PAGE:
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Spaghetti coi moscioli — spaghetti with mussels Portonovo-style

Le Marche is a region that presents contrasts, above all between the sea and the inland hinterland, a country of soft rolling hills that lead up to the Apennines, with isolated fortress-topped villages that look across to each other. Inland foods similarly contrast with the cucina di mare of the coast - here in the hills more robust foods such as smoked trout, coniglio in porchetta (rabbit stewed with garlic and wild fennel) and rich ragù di anatra (duck sauce to have over homemade egg noodles) are accompanied by similarly warming, richly flavoured red wines such as Rosso Cònero made from the characterful Montepulciano grape.

Meanwhile, back by the sea, moscioli - the local name for mussels (cozze in Italian) - are cultivated in the protected bay of Portonovo and harvested and served in any number of simple trattoria, tables by the beach, the sea literally lapping at your feet.

This typical preparation for spaghetti coi moscioli is easy to make here at home. I love the fresh Exe mussels that are now being cultivated by Topsham fisherman Gerald Ridgeway (tel 01392 876167). Derek Thorman also has excellent mussels (his mobile fish van is here in Topsham Tue, Thur, Fri, Sat) as does David Kerley at The Fish Shed at Darts Farm. So there's no excuse not to try this.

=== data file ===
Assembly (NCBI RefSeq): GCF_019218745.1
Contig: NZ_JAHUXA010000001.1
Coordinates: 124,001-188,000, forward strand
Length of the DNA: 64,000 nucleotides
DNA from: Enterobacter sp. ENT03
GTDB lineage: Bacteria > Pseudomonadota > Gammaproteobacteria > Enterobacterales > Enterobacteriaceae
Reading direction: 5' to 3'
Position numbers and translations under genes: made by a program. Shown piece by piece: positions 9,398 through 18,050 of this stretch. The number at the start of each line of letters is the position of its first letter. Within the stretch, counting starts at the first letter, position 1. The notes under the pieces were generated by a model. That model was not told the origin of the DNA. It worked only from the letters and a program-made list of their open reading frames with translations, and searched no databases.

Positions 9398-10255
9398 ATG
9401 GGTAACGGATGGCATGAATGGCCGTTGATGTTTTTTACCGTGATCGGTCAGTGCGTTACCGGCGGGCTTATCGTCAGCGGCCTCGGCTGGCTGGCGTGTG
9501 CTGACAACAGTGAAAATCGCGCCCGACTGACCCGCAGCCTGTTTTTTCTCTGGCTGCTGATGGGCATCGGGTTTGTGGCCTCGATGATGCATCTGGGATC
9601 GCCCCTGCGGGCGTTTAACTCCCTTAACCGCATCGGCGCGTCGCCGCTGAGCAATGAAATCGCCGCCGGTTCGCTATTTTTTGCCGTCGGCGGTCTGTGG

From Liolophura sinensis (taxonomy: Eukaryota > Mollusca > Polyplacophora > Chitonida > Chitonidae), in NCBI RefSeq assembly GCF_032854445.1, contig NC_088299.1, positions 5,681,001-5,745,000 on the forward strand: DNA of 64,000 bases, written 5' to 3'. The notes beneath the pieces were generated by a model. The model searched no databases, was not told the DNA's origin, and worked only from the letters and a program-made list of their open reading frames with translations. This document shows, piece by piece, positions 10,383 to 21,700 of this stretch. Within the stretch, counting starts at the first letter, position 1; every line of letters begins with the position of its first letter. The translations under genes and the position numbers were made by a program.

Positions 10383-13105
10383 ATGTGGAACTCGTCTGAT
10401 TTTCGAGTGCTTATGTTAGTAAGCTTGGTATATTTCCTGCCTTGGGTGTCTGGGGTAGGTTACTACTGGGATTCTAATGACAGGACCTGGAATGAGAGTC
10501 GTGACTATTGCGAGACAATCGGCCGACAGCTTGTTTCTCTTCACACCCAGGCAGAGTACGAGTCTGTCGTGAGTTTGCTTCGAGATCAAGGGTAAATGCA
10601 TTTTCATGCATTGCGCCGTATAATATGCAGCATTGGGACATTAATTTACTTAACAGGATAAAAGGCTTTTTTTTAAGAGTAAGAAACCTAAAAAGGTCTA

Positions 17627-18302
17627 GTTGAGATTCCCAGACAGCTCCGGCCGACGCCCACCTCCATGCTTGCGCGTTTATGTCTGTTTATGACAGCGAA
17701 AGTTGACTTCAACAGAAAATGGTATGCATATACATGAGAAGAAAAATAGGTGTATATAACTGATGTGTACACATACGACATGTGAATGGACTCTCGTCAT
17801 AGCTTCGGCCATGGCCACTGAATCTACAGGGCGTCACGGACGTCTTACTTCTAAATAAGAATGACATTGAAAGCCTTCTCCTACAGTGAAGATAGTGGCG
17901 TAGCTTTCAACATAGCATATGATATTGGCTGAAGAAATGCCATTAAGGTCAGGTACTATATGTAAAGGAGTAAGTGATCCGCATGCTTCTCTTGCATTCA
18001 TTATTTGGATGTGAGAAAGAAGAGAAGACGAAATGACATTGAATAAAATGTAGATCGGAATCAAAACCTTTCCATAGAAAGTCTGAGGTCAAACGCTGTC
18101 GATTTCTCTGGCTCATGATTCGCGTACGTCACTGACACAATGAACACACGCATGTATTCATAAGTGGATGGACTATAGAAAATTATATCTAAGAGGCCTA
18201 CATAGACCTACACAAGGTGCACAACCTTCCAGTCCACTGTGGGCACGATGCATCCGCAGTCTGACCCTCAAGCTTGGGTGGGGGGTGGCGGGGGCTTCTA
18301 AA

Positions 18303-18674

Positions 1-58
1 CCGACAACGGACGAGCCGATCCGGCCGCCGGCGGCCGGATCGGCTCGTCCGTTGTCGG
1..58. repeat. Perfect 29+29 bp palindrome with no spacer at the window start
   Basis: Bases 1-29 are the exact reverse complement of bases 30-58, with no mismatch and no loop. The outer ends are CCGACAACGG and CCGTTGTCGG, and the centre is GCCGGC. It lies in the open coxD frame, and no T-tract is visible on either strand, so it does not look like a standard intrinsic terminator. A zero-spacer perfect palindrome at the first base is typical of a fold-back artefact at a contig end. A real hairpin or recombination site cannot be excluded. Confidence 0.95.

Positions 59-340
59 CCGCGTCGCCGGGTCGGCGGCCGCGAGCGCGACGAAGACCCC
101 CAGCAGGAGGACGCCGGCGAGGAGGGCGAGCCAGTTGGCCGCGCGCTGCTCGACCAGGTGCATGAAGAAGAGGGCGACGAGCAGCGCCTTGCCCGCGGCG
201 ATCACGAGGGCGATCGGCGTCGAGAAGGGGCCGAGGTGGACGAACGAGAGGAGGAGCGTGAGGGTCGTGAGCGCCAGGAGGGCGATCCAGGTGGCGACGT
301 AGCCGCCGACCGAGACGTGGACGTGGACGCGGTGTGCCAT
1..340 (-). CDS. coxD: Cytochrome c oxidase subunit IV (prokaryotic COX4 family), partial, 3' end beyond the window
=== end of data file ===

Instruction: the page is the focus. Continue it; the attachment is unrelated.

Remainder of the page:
The pasta and shellfish, bathed in a slightly piccante tomato-and-mussel broth/sauce, is most perfectly partnered with an equally forthright and full flavoured white wine from the region such Giuditta Politi's Loretello Verdicchio dei Castelli di Jesi.

Spaghetti coi moscioli - spaghetti with mussels Portonovo-style
Serves 4

1 onion, finely chopped
1 clove garlic, finely chopped
1 red chili pepper, finely chopped
3 tablespoons extra-virgin olive oil
1 tin chopped organic tomatoes
Salt and freshly ground black pepper
1 kg live mussels
2 glasses dry white wine
1 lb spaghetti

Scrub and clean the mussels, discarding any that do not close when given a sharp tap. Rinse well. Take about half the chopped onion, garlic and chili and add to a pot together with the dry white wine. Bring to the boil. Throw in the mussels, cover and steam for 4-5 minutes, until all the mussels have opened. Set aside, reserving the cooking liquid. When cool, remove the mussels from their shells, reserving 8 or so to garnish.

In a saucepan, heat the oil over a medium flame and sauté the remaining onion, garlic and chili for 5 minutes, taking care not to burn. Add the tinned tomatoes. Season with salt and pepper, bring to a simmer and cook for 20 minutes. Towards the end of cooking, add a few ladels of the mussel cooking liquid to make a thinnish but flavourful sauce. Add the cooked mussels five minutes before serving and keep warm.

Bring a large pot of salted water to the boil, add the spaghetti and cook until al dente. Mix well with the tomato-and-mussel sauce, and serve, garnishing each bowl with a few mussels in the shell.

Wine: Loretello Verdicchio dei Castelli di Jesi of course. Nothing else will do!


Copyright Marc Millon 2005-2009 All rights reserved
Images copyright Kim Millon 2005-2009 All rights reserved

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